So I let the blog go for the time-being.  But now that it’s the hols, let the variety begin!

BOOKS BOUGHT

Saturnalia, Volume I: Books 1-2 (Loeb Classical Library)[1] Lucian, Vol. 7: Dialogues of the Dead / Dialogues of the Sea-Gods / Dialogues of the Gods / Dialogues of the Courtesans (Loeb Classical Library, No. 4[2] Genealogy of the Pagan Gods, Volume 1: Books I-V (I Tatti Renaissance Library)[3]
Juvenal and Persius (Loeb Classical Library)[4] Boccaccio, Beauvau and Chaucer: Troilus and Criseyde : Four Perspectives on Influence[5] Days of Reading (Penguin Great Ideas)[6]
One Continuous Mistake : Four Noble Truths for Writers[7] How to Give Effective Feedback to Your Students[8] The Consolation of Philosophy (Norton Critical Editions)[9]

 

[1]  I really enjoyed Somnium Scipionis which led me to pick up this SATURNALIA of Macrobius.   LINK to good online overview of this work.  I also have this Loeb by Cicero – De Officiis (Walter Miller, trans.).  LINK to online overview.

[2]  Effing Cool, Irresistible titles!

Product Details[3]  Again – Effing Cool Title. It’s early days but it’s sounding like a crosMs between Bullfinch’sMythology and Ovid’s Metamorpheses.  Loving it! (LINK to online version)  (Who the hell needs Effing SparkNotes for Bullfinch’s Mythology???)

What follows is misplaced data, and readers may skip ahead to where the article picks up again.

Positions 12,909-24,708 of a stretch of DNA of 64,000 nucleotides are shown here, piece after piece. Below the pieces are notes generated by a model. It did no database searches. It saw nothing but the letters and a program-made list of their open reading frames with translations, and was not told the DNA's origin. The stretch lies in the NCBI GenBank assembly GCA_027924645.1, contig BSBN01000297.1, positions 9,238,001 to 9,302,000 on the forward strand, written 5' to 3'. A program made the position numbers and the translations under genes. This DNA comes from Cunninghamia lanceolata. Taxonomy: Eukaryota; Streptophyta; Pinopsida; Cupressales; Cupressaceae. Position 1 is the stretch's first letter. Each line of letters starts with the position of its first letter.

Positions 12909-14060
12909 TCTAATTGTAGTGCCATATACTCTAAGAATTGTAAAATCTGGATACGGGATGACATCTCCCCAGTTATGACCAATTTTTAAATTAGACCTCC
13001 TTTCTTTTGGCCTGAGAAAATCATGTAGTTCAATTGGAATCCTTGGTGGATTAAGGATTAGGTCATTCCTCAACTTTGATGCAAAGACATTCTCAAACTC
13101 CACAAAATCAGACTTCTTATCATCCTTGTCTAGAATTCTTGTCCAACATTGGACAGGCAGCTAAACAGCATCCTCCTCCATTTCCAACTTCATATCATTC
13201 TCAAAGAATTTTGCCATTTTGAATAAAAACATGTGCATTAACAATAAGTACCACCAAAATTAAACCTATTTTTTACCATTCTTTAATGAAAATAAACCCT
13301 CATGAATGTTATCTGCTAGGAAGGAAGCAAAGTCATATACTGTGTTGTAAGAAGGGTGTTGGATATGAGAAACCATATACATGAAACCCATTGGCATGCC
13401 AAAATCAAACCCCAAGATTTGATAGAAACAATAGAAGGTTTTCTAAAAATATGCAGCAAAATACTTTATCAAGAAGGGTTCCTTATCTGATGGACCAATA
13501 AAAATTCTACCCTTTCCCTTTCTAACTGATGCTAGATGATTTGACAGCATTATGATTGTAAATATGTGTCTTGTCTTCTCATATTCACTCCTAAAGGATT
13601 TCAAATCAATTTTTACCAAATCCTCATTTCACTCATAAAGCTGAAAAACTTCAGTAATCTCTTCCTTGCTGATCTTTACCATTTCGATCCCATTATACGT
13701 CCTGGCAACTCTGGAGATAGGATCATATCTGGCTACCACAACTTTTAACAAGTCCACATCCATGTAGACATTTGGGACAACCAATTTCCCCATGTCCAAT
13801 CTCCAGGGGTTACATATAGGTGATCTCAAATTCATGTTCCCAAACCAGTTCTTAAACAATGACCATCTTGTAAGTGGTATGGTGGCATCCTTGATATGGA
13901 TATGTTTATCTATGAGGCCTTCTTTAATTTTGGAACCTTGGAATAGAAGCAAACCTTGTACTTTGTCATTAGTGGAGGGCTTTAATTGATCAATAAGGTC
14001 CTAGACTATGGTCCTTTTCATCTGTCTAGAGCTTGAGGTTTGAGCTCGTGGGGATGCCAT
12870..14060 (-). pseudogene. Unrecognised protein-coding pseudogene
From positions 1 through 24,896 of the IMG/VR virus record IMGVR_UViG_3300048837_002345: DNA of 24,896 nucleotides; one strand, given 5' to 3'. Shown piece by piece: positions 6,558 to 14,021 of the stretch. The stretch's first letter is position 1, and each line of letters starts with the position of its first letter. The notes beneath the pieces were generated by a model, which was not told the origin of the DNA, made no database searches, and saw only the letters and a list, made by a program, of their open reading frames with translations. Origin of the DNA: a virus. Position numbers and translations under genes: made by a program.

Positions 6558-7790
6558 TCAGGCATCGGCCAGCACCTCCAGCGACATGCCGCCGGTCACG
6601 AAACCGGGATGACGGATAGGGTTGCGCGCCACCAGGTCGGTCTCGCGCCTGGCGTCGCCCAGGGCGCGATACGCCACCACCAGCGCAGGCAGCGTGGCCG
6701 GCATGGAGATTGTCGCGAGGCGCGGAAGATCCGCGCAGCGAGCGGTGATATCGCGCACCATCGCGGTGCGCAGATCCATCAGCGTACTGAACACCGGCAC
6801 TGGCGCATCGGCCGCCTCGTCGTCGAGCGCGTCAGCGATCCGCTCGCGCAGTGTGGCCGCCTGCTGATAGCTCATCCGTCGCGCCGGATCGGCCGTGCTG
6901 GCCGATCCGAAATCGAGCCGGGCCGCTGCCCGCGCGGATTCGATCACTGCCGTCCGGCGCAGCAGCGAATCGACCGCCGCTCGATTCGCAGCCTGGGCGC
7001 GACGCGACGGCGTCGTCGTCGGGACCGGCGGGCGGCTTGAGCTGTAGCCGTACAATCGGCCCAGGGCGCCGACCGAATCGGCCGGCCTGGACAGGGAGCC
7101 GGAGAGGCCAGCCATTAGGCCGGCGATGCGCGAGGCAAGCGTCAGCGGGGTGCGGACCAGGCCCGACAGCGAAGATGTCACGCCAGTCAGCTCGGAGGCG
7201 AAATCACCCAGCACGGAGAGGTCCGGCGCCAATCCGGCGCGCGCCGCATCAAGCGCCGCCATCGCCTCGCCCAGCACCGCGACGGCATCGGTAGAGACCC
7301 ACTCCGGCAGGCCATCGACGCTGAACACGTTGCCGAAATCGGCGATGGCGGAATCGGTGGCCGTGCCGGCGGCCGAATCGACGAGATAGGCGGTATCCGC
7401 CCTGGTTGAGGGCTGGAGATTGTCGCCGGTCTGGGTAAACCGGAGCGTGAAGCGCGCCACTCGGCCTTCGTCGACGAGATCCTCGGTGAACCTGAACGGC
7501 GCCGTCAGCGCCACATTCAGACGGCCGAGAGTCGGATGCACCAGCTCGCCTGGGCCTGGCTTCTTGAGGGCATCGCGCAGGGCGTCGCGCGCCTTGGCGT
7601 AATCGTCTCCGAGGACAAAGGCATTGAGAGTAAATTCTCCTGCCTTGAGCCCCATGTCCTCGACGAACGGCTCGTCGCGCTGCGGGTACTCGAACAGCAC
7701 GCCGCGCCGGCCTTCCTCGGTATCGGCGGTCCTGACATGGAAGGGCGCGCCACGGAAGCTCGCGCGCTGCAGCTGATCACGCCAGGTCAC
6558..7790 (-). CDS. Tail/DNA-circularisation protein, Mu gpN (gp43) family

[4]  My Medieval Lit prof talked about these satires and I had a Pavlovian reaction to the word “satire”.  That being, ears perk up, blood flows a little faster, I start thinking of clever wordplay, double-entendres, taking the piss, etc.  I shan’t rule out a touch of salivating. (UofMichigan Collection)  I finished reading the six Juvenal satires and, while there was a strong odor of whingeing, the translation was accomplished with a good ear for standup comedy.  Very Lewis Black in nature.

image[5]  4 Perspectives on Troilus and Criseyde.  Pure intellectual spelunking. Highbrow fun.  It reads like the author’s doctoral dissertation, though. What a wonderful advantage to be able to do research in more than one language.  For all that English is wonderfully comprehensive, I now feel incomplete that I can’t read German or Italian well enough (yet) to do more thorough research in Medieval literature. (LINK to online version) My favorite version of T&C is George Phillip Krapp’s rendition in verse.  It’s out of print, but I managed to find a copy through www.ebay.com

[6]   Ahhh, Proust. You most nerdy of nerds. Is there a French word for “nerd”?  Do the French even need one?  You might think not, but then again, Franck Ribery.  C’est une tare’.  Une grosse dinde. 

Product Details[7]  I actually ordered this book in 2009 on the recommendation of my student teacher that semester.  I lent it to a friend because I started reading the other book that ordered with it.  Haven’t seen it since but it’s cool.  That’s a good sign, I think. Beautiful cover design. Very easy to read. It’s kind of like A Writing Life by Annie Dillard.  It just has that kind of “become one with the pencil” kind of vibe.  It’s actually a great apologia for writing, as is Dillard’s book.

[8]  Not here yet

[9] Not here yet.

BOOKS READ

A Writing Life (Annie Dillard)

One Continuous Mistake

Satires of Juvenal and Persius

Navarro’s Promise  (Lora Leigh)

Geneology of The Pagan Gods

Pattern Recognition (William Gibson)

“Simulacra and Simulations” by Jean Baudrillard (Chapter 7 of Baudrillard’s Selected Writings, Mark Poster, ed.)